People who do diversity work run the risk of setting impossible goals for themselves: The Beloved Community. The Kingdom of God. Unity among all tribes, nations, peoples, and languages. Sometimes people use the impossible idealism of these goals as an excuse for not trying -- or punt to Jesus' return as the only time we'll get it right. But as a firm believer in what N.T. Wright calls "inaugurated eschatology," I hold that we must begin making our best efforts here and now.
Of course this does not exclude the need for forgiveness for many failures along the way -- we could not even begin this work without the assurance of grace. So after a week of much discussion of the Deadly Viper fiasco (click here to read the posts), I'll be the first to apply for some of that grace in missing a major dimension of the conversation in the posts I published as blog editor.
In diversity work, there's often a paradox between wanting to let marginalized voices speak for themselves, and on the other hand, not always making it their responsibility to point out injustice. Privileged folks need to "do their own work" and stand in solidarity too. Here's an attempt to blur that line, since I'm writing this post but will thank Julie Clawson for articulating concerns I shared but failed to prioritize in the midst of an already heated debate:
I was disturbed that many of the people calling for an apology were saying stuff like "I think the content of the book is great, I just have problems with the culturally insensitive packaging." I think they were saying that to be nice and build bridges, but in all truth the curriculum is full of sexist stereotypes that use women as insults. The authors even have a video on their website promoting their Mancave series that is simply a series of gender stereotypes where manly=good and girly=bad.
I applaud the efforts to stand up to insensitive racial stereotypes in the church, but wish people hadn't affirmed gender stereotypes in the process. And I really wonder if that same group of people would put forth the effort to take a stand for treating women in the church with respect just like they asked for Asians in the church to be treated with respect. I want to believe they would, but far too often I see sexism protected by the shield of "theology" in ways that racism can never be in our modern world.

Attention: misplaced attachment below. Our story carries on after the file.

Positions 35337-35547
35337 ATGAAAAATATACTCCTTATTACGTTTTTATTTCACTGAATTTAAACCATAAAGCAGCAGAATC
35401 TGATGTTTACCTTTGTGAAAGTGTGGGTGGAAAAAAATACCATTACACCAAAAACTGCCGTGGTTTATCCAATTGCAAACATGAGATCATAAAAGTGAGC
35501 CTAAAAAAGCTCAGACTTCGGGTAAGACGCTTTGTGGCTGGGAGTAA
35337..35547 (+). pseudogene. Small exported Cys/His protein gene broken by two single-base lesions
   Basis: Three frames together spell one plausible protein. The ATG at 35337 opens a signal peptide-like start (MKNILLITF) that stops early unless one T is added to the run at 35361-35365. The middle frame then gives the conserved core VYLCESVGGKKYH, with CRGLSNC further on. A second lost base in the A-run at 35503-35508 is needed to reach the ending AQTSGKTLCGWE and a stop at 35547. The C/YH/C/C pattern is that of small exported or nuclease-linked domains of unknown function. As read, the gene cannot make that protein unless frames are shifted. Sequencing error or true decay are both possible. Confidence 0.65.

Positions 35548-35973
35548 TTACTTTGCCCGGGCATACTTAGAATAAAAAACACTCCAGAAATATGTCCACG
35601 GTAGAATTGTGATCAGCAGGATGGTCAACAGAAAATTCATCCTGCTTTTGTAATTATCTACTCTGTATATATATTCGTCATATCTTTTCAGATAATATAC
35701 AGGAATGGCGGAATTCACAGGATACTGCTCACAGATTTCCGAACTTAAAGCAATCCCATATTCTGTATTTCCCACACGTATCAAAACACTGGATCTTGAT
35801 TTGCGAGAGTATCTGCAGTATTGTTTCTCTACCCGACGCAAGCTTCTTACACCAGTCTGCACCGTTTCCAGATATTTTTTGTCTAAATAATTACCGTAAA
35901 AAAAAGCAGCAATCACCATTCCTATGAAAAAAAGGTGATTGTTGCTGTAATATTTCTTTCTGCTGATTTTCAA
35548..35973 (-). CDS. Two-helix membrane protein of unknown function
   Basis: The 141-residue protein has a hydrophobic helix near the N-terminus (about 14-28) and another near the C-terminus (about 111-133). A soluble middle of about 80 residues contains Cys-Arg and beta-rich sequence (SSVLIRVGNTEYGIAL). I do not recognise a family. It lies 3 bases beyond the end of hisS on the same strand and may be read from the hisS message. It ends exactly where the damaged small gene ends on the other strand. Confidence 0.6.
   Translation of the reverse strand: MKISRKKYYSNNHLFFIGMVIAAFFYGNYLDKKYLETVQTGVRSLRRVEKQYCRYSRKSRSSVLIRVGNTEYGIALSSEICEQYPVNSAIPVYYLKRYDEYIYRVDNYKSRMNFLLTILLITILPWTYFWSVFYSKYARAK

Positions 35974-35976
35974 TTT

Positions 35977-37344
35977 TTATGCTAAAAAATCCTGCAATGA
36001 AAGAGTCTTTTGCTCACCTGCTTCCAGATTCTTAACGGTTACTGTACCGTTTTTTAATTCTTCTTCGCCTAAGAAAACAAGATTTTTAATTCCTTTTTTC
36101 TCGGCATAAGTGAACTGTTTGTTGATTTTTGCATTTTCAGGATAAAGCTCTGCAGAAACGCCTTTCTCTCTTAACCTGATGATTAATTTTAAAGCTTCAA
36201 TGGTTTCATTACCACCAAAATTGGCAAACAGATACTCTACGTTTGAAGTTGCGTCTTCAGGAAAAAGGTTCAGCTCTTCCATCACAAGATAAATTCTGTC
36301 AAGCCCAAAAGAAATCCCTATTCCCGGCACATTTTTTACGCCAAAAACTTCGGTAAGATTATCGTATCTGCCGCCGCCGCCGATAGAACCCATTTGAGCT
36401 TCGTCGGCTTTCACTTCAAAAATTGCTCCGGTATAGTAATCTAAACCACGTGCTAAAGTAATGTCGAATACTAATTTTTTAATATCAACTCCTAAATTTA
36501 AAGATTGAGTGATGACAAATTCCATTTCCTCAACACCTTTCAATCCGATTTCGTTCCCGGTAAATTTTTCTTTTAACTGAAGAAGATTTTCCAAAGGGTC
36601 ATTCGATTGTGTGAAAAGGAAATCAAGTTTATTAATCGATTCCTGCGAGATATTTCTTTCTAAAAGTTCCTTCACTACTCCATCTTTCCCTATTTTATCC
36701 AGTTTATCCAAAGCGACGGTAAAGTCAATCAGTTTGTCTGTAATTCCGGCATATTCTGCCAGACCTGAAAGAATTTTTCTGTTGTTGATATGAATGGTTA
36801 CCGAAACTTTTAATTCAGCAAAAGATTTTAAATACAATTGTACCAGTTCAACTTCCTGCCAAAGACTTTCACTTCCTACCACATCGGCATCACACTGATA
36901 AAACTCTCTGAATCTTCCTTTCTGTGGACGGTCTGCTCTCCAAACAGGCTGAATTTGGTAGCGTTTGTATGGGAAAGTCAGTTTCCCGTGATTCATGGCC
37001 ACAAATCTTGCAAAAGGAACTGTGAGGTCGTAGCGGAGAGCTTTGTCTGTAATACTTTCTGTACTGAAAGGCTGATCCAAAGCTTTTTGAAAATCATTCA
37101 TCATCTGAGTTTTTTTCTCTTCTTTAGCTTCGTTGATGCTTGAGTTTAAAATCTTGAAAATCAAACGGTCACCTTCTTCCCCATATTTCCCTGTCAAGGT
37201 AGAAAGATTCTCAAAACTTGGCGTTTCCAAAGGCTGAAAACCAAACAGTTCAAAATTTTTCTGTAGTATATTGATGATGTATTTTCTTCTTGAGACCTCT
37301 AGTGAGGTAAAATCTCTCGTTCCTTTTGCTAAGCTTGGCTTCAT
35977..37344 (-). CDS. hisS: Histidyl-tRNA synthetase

The same day I read -- and was convicted by -- Julie's post, I received an e-mail with this article by Gara LaMarche of Atlantic Philanthropies:
I've often written about racial, ethnic and economic barriers relevant to Atlantic's work, but rarely about gender. This is an all-too-common omission among social justice advocates and organisations, as Linda Burnham writes compellingly in her 2008 working paper "The Absence of a Gender Justice Framework in Social Justice Organizing" ... Burnham found that gender is absent from social justice work because sexism is often viewed as a subordinate concern to racism and other forms of bias, where entire communities are vulnerable. Women are often disproportionately affected by inequalities related to race, economic status or ethnicity, but the connections between gender and other inequalities are often overlooked. However, if you take a closer look at disadvantaged populations, you see that they are often largely women. It would be a mistake to try to address disadvantaged populations without considering gender.
In the pursuit of justice, it's difficult not to focus on only one issue at a time. Often there's a tendency to consciously or unconsciously assume, "That's not my issue," or "I'm not called to that," or "That's not my gift." Or, we simply have a total blind spot. What helps to expand one's focus, and illuminate those blind spots, are meaningful relationships with those affected, especially the knowledge of how deeply wounding all of these kinds of offenses can be to people I care about. Soong-Chan Rah and Eugene Cho both wrote movingly about how racial stereotypes hurt their children. Gender stereotypes wound just as deeply, and I have seen those wounds in my own relationships.
I also confess that I've unthinkingly inflicted both kinds of wounds. We probably all have. What we need to be most careful about is getting defensive when someone points out our blind spots. The tendency is to explain what we meant -- that we didn't intend to hurt. But though explanation of intent can help, it doesn't remove the impact of the offense. As one of our Deadly Viper posts points out, a better posture in such a situation is: "We're sorry. We didn't know. We want to learn. How do we do that?"
And sometimes, for those of us who claim to be wise, it's: "I'm sorry. I really should have known better. I'm still learning. How can I continue to learn?"
Ryan Rodrick Beiler is the Web Editor for Sojourners and a photographer whose work can be seen at www.ryanrodrickbeiler.com.